Obama Had a Good Week in Court

President Obama and his re-election team must have started the week with great trepidation as the Supreme Court prepared to release decisions on immigration and health care reform, his signature domestic program.

But the president won two big victories at the Court this week: The controversial Arizona immigration law was mostly struck down and the even more controversial Affordable Care Act was mostly upheld in a surprise decision authored by Chief Justice John Roberts himself.

As I’ve written, immigration has been a huge win for the president. His announcement a few weeks ago that he would not deport some children of illegal immigrants gave him a big boost among Hispanics, a key voting group in many swing states. By waging a successful battle against much of the Arizona law, the president shored up support in that community.

Republican nominee Mitt Romney doubled down on the anti-immigrant position he staked out during the GOP primaries. Romney is clearly choosing the nativist elements of the Tea Party over Hispanics, so it’s no surprise he’s trailing the president by 30-40 percentage points among Latino voters. He may lose the election over that, but he has little choice. This is one issue he just can’t Etch a Sketch his way out of.

The health care decision, I think, was a more qualified victory for the president.  Psychologically it was huge; had the Court thrown out the Affordable Care Act, which in many ways has defined his presidency, it could have dealt a mortal blow to his re-election chances.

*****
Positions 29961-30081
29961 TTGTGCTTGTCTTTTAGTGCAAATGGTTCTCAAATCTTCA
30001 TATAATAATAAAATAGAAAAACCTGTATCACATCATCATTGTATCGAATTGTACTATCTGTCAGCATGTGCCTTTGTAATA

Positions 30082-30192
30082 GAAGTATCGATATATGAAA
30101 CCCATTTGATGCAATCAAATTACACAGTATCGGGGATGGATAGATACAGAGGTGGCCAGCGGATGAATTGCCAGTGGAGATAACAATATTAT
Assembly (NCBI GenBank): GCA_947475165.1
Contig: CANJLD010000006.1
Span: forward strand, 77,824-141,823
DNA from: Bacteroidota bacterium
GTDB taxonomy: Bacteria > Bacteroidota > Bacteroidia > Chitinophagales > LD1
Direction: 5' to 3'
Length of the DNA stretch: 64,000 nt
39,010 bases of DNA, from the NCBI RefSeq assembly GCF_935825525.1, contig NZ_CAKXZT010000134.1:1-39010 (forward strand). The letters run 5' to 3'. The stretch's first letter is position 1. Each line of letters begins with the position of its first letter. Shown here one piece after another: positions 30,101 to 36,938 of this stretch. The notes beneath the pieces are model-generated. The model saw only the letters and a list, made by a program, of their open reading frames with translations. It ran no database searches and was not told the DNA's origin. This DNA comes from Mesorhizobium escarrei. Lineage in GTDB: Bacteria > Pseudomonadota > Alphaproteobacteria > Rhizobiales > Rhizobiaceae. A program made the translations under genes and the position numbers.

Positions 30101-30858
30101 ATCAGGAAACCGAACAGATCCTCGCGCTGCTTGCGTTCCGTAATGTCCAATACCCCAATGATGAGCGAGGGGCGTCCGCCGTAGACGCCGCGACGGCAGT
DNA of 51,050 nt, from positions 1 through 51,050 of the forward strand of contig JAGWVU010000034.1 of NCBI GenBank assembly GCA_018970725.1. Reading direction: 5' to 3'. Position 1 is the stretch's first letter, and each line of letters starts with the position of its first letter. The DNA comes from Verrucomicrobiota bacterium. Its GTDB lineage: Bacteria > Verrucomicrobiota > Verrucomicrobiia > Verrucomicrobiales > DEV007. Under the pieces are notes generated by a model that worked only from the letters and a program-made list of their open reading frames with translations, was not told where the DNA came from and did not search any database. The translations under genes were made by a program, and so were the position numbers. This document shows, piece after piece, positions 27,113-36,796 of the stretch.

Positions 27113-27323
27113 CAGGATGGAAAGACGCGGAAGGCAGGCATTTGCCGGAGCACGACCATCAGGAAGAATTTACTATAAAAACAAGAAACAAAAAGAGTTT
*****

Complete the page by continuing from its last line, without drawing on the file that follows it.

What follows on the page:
President Obama speaks from the White House after the Supreme Court's decision on health care reform.

But the Supreme Court’s ruling had a galvanizing effect on Republicans, renewing the Tea Party’s energy and suppressing whatever remaining doubts they might have had about Romney. The former Massachusetts governor had spent the whole primary season distancing himself from his own biggest achievement—a health care plan with an individual mandate that served as the model for Obamacare.

So, when the decision came down, he was well positioned to respond, and his speech, with the US Capitol in the background, was a good one. (You can watch the video here.)

Let’s make clear that we understand what the Court did and did not do. What the Court did today was say that Obamacare does not violate the Constitution. What they did not do was say that Obamacare is good law or that it’s good policy.

Obamacare was bad policy yesterday. It’s bad policy today. Obamacare was bad law yesterday. It’s bad law today.

What the Court did not do on its last day in session, I will do on my first day if elected President of the United States… I will act to repeal Obamacare.

That pitch and the Court’s decision helped boost Romney’s campaign coffers by $4.6 million in 24 hours, because conservatives who want health care reform overturned now have only one way to accomplish that—a Republican president and a Republican Senate with a big enough majority to sustain a repeal.

That will energize them to vote in November, and the Court’s other big vote this week—to uphold their 2010 Citizens United decision—should help Republican Super PACs outraise Democrats, another advantage for Romney and the GOP.

But had the Supreme Court declared health care reform unconstitutional, it would have made Obama’s presidency look like a failure and raised new questions about his leadership. For an incumbent, that’s a recipe for defeat (Gerald Ford in 1976, Jimmy Carter in 1980), and by avoiding that, the president must view the week at the Supreme Court as a big win.

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